Get set for SETIcon

Posted by Bill Andrews
on Wednesday, July 21, 2010

Those in the know are already getting ready for the start of Comic-Con, the 40-year-old annual San Diego convention that began as a comic book gathering but has transformed into a showcase for anything even slightly nerdy. (“Nerdy” has recently included phenomena such as popular video games, the Transformers movies, and — for some reason — Paris Hilton.) But fun as it will presumably be, and as much as I’d like to go sometime, I’m actually more interested in another “con” about a month away.

SETIcon, “the first-ever public convention focused on the search for life in the universe in science fact and science fiction,” will take place August 13–15 in Santa Clara, California. Hosted by the SETI Institute (Search for Extra-Terrestrial Intelligence), this con will help celebrate the 50th anniversary of SETI research, the 80th birthday of SETI champion and equation-devisor Frank Drake, and the 25th anniversary of the institute itself.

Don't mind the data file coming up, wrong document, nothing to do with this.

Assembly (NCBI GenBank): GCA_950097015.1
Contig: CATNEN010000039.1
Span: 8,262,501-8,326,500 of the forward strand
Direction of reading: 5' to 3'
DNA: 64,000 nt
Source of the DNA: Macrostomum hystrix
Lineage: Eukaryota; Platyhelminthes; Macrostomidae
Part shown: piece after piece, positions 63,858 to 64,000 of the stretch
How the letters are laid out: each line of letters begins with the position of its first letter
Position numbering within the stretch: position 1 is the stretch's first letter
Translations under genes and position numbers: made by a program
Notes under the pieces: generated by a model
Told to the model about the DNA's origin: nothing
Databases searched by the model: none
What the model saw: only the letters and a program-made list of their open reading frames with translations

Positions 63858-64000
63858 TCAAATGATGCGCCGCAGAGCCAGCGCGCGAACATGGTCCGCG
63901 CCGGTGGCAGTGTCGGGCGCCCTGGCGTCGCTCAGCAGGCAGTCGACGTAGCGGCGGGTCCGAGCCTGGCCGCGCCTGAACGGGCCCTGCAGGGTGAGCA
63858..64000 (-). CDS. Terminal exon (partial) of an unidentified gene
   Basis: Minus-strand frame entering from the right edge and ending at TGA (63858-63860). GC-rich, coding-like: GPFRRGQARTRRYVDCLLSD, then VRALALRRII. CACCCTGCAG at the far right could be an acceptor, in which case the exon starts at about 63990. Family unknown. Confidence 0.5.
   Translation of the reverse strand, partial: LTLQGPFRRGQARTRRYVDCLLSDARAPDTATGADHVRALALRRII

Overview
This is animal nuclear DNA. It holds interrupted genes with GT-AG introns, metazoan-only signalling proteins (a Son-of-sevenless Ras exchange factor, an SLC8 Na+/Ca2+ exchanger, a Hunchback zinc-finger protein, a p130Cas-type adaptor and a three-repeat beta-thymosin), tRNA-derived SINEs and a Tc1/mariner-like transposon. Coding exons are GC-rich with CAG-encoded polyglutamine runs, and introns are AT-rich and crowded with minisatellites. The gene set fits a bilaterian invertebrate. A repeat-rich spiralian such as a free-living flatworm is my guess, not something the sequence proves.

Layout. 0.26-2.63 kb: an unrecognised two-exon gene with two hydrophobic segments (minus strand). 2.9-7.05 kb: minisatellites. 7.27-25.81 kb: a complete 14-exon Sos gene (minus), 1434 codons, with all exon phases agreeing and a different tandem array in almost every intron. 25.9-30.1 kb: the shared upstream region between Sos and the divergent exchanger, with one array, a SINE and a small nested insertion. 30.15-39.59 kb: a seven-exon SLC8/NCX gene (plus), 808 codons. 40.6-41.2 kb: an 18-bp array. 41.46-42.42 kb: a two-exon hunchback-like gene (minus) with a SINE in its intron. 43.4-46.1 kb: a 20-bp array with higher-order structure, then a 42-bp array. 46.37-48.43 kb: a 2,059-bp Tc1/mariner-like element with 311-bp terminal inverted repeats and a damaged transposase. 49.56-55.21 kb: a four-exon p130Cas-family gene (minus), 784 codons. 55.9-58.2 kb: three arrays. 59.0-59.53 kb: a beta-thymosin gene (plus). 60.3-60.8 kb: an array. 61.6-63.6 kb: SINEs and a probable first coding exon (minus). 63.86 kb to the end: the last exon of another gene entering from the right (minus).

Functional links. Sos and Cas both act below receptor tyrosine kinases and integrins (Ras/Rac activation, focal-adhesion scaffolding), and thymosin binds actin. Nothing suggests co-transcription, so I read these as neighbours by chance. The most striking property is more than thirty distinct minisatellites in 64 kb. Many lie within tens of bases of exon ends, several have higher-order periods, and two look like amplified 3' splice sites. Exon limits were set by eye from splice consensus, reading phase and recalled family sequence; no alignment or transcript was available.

Just reading over the list of guest speakers is enough to whet the appetite of anyone interested in astrobiology, or even just space science. Frank Drake himself will be there, as well as “Pluto killer” Michael Brown, real-life Contact heroine Jill Tarter, and other scientist superstars like Alex Filippenko, Seth Shostak, and Debra Fischer. And if pure science isn’t your thing, you could still enjoy the likes of sci-fi author Robert J. Sawyer and Star Trek: Voyager actor Tim Russ, among other space celebrities.

In addition to the talks and panels, there’s also a Rock Band party featuring “Bad Astronomer” Phil Plait (and the eponymous video game involving ersatz instruments) and an auction featuring, among other things, signed copies of Frank Drake’s Is Anyone Out There? and Carl Sagan’s Contact. SETIcon also promises “a few surprises,” so who knows what other excitement might be in store?

If any of this sounds good to you, or you find yourself recognizing all these names, you may want to consider a trip to California next month. It won’t have the throngs of dressed-up fanboys and squealing fangirls of Comic-Con, and you might just learn something cool, too.


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